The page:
Regional tours followed, and together with appearances at festivals like the Flat Rock Music Festival this summer proved that the group's music had legs. It also proved they could survive line-up changes -- after Lurie left, Gael briefly relocated to Kansas and the band performed as a trio -- and the rigors of the road.

"With all the touring we did this summer we went through that stress and hostility and could've broken up but didn't, so I think we got that out of our systems," Lea says. "Everybody has a good idea of what they want out of the project and what we want to see the record do."

Recording picked up steam in April, with locals like Jason Atkins (keys), Shawn Lynch and Jim Brock (drums), Dustin Hofsess (guitar) and The New Familiars chipping in. Together with the core members' growing confidence and expanded songwriting palates, Marigold is a far cry from The Near Misses' stripped down, folky beginnings.

"I don't think the older fans who have liked our quirky, folky ways will be put off by the drums or an electric guitar," Lea says. - Creative Loafing Charlotte

JULY 2005

Near Misses Live at Canyons this Saturday

By Jeff Eason

They’ve been called Charlotte’s most original eclectic roots-rock, pop, contemporary folk, country-tinged jazzy quintet. That’s saying quite a mouthful. It might be easier to describe the Near Misses as an energetic all female acoustic combo that blends tuneful original songs with outstanding vocal harmonies.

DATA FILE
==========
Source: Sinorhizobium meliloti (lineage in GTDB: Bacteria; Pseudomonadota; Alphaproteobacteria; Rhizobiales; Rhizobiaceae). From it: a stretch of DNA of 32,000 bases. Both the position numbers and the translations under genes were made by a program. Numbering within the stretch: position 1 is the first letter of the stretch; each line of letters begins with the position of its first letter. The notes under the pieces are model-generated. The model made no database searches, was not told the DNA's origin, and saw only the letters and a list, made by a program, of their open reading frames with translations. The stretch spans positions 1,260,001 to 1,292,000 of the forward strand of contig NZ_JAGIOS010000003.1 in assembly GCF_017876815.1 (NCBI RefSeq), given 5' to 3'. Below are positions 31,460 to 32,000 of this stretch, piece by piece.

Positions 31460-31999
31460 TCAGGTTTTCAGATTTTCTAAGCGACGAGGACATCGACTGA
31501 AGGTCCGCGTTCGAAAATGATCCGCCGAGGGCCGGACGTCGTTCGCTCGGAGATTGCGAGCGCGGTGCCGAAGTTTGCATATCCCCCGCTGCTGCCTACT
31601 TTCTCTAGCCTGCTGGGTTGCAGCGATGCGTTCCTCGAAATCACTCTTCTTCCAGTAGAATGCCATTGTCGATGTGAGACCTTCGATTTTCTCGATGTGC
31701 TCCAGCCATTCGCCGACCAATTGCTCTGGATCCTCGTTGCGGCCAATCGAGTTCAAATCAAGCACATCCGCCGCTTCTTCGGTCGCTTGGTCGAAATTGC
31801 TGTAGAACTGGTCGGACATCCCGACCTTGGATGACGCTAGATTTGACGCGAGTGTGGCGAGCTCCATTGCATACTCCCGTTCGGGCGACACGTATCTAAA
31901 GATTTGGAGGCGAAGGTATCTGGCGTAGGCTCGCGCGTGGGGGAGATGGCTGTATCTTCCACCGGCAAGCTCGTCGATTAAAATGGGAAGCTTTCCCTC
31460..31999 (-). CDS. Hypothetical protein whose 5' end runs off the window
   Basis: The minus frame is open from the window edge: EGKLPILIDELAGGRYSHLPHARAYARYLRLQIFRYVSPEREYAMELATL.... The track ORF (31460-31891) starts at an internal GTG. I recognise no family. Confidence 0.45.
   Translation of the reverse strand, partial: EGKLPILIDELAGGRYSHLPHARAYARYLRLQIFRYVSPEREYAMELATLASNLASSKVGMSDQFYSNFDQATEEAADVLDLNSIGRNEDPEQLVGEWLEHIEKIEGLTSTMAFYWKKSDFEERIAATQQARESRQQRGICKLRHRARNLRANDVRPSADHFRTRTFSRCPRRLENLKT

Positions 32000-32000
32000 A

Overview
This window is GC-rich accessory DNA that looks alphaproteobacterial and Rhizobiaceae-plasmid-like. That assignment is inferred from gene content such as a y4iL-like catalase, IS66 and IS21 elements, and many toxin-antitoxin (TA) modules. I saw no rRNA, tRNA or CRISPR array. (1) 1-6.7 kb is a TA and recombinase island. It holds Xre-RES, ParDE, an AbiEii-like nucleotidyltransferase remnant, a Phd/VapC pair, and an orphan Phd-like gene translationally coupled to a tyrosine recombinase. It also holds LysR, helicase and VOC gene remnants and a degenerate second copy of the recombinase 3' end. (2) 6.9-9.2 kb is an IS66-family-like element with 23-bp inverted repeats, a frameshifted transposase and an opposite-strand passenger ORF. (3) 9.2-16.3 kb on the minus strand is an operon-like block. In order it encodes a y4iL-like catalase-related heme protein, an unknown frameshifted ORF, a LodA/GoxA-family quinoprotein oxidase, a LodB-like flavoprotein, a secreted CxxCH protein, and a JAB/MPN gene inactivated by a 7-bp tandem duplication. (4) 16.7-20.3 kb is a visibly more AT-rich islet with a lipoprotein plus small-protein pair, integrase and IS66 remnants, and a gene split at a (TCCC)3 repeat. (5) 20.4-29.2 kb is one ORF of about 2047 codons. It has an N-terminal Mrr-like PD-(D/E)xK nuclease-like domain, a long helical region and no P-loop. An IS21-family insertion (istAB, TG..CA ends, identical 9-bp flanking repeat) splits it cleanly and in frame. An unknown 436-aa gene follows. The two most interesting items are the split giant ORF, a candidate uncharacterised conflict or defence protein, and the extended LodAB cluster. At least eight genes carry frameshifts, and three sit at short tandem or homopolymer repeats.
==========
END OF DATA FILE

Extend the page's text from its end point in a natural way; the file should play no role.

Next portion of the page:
It’s the Near Misses! Etta, Shana, Reeve, Jill and Eva are coming to entertain the mountain masses at Canyons in Blowing Rock this Saturday!

The Near Misses will make its High Country debut this weekend with a free show at Canyons of the Blue Ridge in Blowing Rock. The show is scheduled for Saturday, July 16 and the music starts around 10 p.m.

The Near Misses is made up of bassist Shana Blake, drummer Jill Lurie, guitarist Etta Lea, guitarist Eva Gael and guitarist Reeve Coobs.

The band has produced a live EP but plans to record a
full-length album of originals in the near future.

“We’ve been doing a lot of shows lately and we’re really looking forward to the Canyons show, said Lea. “It will be one of our rare three-hour gigs so we’ve been busy adding some more covers to our original set.”

Lea stated that the new covers run the gamut from Pink Floyd tunes performed with a funky folk arrangement to songs by Tracy Chapman, Gillian Welch, Sting, John Prine and Bob Dylan.

“We’ve dabbled with a couple of heavy metal tunes and a jazzy version of the George Gershwin song summertime also,” said Lea.

Although the swinging and singing nightlife has become a labor of love for the quintet, all the members of the Near Misses continue to ply their day jobs to make ends meet. The best thing about the group’s music is that it is a totally collaborative affair. All five members of the group write music and lyrics and the vocal harmonies are the product of closely listening to each other’s talents and responding with the appropriate sound.

“The band has only been together for about six months,” said Lea. “Our first ambition is to make a live CD that is representative of our stage shows.”